Keypair in siebelweb.key matches certificate in siebelweb.cer.

Step 7 Configure SSL parameters and SSL proxy service:

a. SSL parameter configuration:

parameter-map type ssl SSL_PARAMETERS
  cipher RSA_WITH_RC4_128_MD5
  version TLS1

b. SSL proxy service configuration:

ssl-proxy service SIEBELWEB_SSL
  key siebelweb.key
  cert siebelweb.cer

Step 8 Configure class-map (for VIP) and policy-maps:

class-map match-all L4_SSL_VIP_CLASS
  2 match virtual-address 13.1.101.41 tcp eq https

policy-map type loadbalance first-match L7-SSL-MATCH
  class L7_WEB
    sticky-serverfarm sn_cookie

policy-map multi-match L4-WEB-VIP
  class L4_WEB_VIP_CLASS
    loadbalance vip inservice
    loadbalance policy L7-WEB-MATCH
    loadbalance vip icmp-reply
    loadbalance vip advertise active
  class L4_SSL_VIP_CLASS
    loadbalance vip inservice
    loadbalance policy L7-SSL-MATCH
    loadbalance vip icmp-reply
    loadbalance vip advertise active
    ssl-proxy server SIEBELWEB_SSL

Step 9 Apply multi-match policy-map to service-policy at interface level or globally:

interface vlan 101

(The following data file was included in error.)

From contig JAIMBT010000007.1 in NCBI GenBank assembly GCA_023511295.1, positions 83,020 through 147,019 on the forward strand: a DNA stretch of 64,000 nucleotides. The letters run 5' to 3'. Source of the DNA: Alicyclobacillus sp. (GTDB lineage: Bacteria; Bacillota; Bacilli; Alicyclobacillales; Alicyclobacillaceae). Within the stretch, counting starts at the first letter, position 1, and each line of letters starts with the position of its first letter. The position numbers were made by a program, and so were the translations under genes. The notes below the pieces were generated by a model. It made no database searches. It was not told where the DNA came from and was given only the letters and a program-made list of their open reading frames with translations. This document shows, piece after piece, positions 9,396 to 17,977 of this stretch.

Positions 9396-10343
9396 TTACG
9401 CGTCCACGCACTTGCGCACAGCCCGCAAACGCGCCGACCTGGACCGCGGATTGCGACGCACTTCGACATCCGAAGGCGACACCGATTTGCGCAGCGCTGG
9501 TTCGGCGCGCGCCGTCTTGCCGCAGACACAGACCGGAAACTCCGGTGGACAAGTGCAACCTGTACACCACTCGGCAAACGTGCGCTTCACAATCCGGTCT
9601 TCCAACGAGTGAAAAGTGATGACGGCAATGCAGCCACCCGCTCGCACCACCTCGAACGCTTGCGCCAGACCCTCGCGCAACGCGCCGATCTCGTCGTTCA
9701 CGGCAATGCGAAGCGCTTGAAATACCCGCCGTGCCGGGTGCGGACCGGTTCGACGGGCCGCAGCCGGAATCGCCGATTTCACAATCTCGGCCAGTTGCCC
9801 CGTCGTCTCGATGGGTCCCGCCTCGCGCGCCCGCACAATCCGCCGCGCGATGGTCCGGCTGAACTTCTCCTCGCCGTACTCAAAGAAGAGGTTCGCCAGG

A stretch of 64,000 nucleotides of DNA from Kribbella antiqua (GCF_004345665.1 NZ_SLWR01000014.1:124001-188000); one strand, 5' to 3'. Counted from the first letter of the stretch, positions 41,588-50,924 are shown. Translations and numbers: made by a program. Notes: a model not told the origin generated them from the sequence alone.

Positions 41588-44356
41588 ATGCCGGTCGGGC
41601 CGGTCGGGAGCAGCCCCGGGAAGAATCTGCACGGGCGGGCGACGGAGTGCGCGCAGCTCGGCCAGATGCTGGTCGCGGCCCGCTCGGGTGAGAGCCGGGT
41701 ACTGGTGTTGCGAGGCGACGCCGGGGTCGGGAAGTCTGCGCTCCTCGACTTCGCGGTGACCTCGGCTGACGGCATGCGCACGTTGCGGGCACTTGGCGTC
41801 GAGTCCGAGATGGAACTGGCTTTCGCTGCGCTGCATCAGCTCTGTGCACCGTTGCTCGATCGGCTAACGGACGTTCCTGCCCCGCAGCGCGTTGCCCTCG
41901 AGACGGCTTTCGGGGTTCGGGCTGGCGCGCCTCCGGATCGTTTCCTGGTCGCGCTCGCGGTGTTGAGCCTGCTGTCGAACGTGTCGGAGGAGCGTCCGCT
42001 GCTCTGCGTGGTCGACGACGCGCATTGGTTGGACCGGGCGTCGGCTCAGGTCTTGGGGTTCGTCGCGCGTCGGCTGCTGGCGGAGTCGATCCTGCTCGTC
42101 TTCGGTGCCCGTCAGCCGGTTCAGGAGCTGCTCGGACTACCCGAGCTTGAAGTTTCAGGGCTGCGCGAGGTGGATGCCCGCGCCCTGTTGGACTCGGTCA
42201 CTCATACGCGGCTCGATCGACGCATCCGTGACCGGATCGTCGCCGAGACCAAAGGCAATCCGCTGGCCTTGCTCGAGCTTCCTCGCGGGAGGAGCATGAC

description ACE WEBFARM client vlan
  ip address 13.1.101.14 255.255.255.0
  alias 13.1.101.13 255.255.255.0
  peer ip address 13.1.101.15 255.255.255.0
  no icmp-guard
  access-group input ALLOW-TRAFFIC
  access-group output ALLOW-TRAFFIC
  service-policy input REMOTE-ACCESS
  service-policy input L4-WEB-VIP
  no shutdown


Siebel Application Manager (AOM) Context Configuration

The following steps need to run in the Siebel application context. Siebel load balancing must use rules from lbconfig.txt. Section two contains the rules for Cisco ACE.

This is a cleaned up lbconfig.txt; only the relevant AOM are defined.

#This is the load balance configuration file generated by the Siebel srvrmgr
"generate lbconfig" command.
#It contains two sections. Section one contains load balancing rules to be used
by Siebel session manager.
#Section two is intended for 3rd party load balancers. Before modifying the con
ent of this file please
#read the chapter on SWSE configuration in the Siebel Bookshelf.
#Section one -- Session Manager Rules:
VirtualServer=9:appsrvr1:2321;13:appsrvr2:2321;11:appsrvr3:2321;